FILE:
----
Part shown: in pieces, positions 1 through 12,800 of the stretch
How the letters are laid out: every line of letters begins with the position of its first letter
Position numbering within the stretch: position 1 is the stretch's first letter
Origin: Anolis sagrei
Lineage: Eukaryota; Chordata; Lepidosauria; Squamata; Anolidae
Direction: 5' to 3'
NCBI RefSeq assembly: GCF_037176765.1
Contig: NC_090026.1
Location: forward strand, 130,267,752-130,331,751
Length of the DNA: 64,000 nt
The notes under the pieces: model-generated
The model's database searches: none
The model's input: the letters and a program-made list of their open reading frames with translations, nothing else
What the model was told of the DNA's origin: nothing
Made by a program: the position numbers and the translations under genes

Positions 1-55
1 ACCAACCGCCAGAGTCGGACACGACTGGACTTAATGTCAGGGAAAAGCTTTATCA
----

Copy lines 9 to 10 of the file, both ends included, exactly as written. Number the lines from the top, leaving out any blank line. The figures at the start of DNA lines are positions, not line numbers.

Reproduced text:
Location: forward strand, 130,267,752-130,331,751
Length of the DNA: 64,000 nt